Why Saudi Arabia is valuable to Trump

Women gather for a rally and march at Chicago's Grant Park to inspire voter turnout ahead of November's midterm election. Kamil Krzaczynski AFP

Women gather for a rally and march at Chicago's Grant Park to inspire voter turnout ahead of November's midterm election. Kamil Krzaczynski AFP

But Riyadh vowed to hit back on October 14 against any punitive measures as its stock market tumbled, with the fallout from the crisis threatening to imperil Prince Mohammed bin Salman's much-hyped economic reform drive.

But the President all but ruled out cancelling US$110 billion in USA arms sales to Saudi Arabia, arguing that doing so would be "very foolish for our country" and only end up harming U.S. defence industries and others.

The official said Riyadh would "respond to any action with a bigger one", pointing out that the oil superpower "plays an effective and vital role in the world economy".

The foreign minister of the neighboring island kingdom of Bahrain, Khalid bin Ahmed Al Khalifa, tweeted Sunday night that there should be a boycott of the ride-hailing app both there and in Saudi Arabia.

Trump said the United States competed against China, Russia and other countries for the Saudi contracts and winning it was "a tremendous order for our companies".

People hold signs during a protest at the Embassy of Saudi Arabia about the disappearance of Saudi journalist Jamal Khashoggi, in Washington.

Roger Diwan, a longstanding OPEC watcher at consultant IHS Markit Ltd., said the Saudi comments broke "an essential oil market taboo".

But both the White House and the kingdom are under mounting pressure as concern grows over the fate of the veteran journalist, who hasn't been seen since he entered the Saudi Consulate in Istanbul on October 2.

Saudi Arabia has denied the allegations.

Turkish officials have said they believe Khashoggi - a Washington Post contributor who was critical of Prince Mohammed's policies - was killed inside the mission, and lurid claims have even been leaked that he was tortured and even dismembered.

A Turkish diplomatic source said investigators would inspect the consulate on Monday afternoon, after delays last week when Turkey accepted a Saudi proposal to work together to find out what happened to Khashoggi.

Saudi officials arrived in Turkey on Friday after the two governments agreed to a joint investigation into the case, with Saudi officials granting Turkish investigator access to the consulate building, Reuters reported.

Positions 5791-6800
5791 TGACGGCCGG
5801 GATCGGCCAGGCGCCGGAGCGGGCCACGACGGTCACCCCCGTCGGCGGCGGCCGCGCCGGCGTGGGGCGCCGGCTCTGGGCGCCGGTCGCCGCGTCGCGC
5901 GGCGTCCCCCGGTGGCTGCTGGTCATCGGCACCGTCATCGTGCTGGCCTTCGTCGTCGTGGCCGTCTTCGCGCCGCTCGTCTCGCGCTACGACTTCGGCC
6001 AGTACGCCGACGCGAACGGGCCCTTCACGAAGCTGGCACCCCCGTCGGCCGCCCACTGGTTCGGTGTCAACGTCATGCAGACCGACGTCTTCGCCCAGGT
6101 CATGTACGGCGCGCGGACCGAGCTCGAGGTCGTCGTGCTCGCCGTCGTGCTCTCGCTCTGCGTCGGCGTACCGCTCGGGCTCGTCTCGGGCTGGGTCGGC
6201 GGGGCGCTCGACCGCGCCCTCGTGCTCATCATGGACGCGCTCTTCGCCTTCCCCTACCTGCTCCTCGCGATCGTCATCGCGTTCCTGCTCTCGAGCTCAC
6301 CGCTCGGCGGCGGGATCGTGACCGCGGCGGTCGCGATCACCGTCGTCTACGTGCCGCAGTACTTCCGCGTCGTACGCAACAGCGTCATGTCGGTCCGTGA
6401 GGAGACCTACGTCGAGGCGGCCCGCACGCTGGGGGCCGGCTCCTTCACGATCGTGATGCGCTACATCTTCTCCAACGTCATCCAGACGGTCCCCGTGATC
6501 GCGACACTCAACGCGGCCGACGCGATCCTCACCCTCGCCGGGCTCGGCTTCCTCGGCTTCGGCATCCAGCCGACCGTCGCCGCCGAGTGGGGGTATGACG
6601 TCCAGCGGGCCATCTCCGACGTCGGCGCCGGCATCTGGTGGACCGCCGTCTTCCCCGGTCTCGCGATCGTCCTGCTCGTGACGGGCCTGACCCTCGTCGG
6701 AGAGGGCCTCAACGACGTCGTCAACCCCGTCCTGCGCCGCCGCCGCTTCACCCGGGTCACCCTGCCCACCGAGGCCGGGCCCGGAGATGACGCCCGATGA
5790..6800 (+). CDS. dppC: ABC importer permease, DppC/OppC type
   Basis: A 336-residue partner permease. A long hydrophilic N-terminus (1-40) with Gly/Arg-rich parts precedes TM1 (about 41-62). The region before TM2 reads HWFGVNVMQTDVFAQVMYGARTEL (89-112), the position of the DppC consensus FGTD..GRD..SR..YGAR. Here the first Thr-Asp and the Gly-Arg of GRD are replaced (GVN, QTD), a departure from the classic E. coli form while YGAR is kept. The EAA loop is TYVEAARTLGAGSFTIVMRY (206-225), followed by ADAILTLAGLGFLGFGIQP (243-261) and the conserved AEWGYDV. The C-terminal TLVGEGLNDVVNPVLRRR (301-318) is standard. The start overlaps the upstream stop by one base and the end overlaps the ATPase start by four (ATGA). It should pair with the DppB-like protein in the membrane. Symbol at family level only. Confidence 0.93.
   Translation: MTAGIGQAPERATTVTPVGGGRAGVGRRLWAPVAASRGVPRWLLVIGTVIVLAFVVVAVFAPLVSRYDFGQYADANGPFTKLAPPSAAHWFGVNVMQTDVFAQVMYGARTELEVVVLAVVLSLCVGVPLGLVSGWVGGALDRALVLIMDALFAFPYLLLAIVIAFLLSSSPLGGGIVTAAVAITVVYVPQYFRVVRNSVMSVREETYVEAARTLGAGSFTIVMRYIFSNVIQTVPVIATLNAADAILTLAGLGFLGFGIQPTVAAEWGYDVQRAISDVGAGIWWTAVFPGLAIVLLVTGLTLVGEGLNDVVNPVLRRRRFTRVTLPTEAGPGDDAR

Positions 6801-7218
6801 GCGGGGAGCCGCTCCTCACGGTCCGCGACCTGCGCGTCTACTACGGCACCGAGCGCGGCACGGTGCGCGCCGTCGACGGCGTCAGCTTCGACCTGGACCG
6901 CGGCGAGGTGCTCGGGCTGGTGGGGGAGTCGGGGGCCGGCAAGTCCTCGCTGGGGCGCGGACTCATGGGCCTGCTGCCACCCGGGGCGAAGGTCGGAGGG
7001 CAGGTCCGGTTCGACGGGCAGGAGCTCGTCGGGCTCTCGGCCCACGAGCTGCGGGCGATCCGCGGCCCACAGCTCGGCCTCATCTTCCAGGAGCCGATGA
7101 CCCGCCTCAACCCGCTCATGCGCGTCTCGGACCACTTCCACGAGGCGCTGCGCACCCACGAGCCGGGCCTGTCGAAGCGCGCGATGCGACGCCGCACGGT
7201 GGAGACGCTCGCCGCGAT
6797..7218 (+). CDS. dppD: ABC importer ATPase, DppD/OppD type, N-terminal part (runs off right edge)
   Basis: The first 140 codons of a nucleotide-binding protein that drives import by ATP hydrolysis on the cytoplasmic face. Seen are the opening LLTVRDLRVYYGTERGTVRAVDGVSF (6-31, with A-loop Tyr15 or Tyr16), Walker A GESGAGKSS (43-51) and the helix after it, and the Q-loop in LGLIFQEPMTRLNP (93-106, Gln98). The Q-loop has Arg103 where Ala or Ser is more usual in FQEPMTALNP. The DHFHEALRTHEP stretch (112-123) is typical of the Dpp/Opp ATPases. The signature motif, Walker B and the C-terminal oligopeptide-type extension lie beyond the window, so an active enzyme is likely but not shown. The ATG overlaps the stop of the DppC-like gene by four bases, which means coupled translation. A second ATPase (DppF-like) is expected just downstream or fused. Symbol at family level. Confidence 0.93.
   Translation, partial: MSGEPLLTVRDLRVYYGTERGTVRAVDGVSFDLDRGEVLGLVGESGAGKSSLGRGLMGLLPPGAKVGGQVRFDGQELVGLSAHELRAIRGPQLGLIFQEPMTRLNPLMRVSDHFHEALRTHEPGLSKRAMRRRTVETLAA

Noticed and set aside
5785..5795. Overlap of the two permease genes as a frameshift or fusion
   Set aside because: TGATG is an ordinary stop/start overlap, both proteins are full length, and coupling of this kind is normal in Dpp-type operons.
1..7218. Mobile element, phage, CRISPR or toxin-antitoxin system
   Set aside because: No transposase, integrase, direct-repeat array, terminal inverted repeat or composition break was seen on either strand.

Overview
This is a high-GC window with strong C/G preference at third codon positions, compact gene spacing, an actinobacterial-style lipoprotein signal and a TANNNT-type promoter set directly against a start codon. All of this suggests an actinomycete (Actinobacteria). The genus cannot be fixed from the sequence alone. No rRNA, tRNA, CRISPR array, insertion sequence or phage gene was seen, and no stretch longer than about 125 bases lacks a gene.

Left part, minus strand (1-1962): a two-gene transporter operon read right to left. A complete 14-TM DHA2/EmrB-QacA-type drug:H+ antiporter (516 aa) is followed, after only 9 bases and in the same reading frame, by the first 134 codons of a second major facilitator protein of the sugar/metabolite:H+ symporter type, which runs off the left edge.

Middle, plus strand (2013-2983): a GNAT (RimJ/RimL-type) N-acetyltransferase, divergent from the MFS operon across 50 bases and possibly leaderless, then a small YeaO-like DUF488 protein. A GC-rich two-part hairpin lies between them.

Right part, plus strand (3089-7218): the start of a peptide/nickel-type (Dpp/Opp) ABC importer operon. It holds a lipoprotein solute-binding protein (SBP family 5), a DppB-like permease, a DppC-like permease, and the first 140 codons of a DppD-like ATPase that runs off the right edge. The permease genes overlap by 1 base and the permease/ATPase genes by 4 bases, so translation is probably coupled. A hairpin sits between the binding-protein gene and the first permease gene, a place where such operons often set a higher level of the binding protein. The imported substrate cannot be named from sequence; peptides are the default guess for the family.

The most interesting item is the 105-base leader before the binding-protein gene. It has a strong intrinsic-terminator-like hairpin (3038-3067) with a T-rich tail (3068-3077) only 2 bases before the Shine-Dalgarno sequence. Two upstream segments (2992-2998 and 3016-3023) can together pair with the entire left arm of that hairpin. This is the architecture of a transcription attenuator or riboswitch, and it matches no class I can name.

"The U.S.is less dependent on Saudi oil than it used to be, given its domestic shale production and it also exports large amounts of crude oil itself", wrote analyst Fiona Cincotta of City Index in a research note.

And added that five days ago a group tried to visit King Salman saying they were afraid for the future of the al-Saud family, they mentioned Mr Khashoggi's case and they were all put in jail. "He (Trump) will take action".

"The objective of (Sunday's) message broadcasted by the Saudi national media is twofold: one goal is to satisfy the domestic public opinion that Saudi Arabia and its royal family will not be humiliated and the other goal is to send a message to the US", Mitreski, researcher at the University of Sydney, told AFP. SoftBank was down over 7 percent in trading on Tokyo's stock exchange.

Japanese SoftBank's shares also took a dive on Monday, falling by almost seven percent over fears for its major financial ties with Saudi Arabia.

"The withdrawal of top participants from the Riyadh investment conference has also negatively impacted traders' sentiment", he told AFP. But Khashoggi's disappearance, and suspicions he may have been targeted over his criticism of the crown prince, have led several business leaders and media outlets to back out of an upcoming high-profile investment conference in Riyadh.

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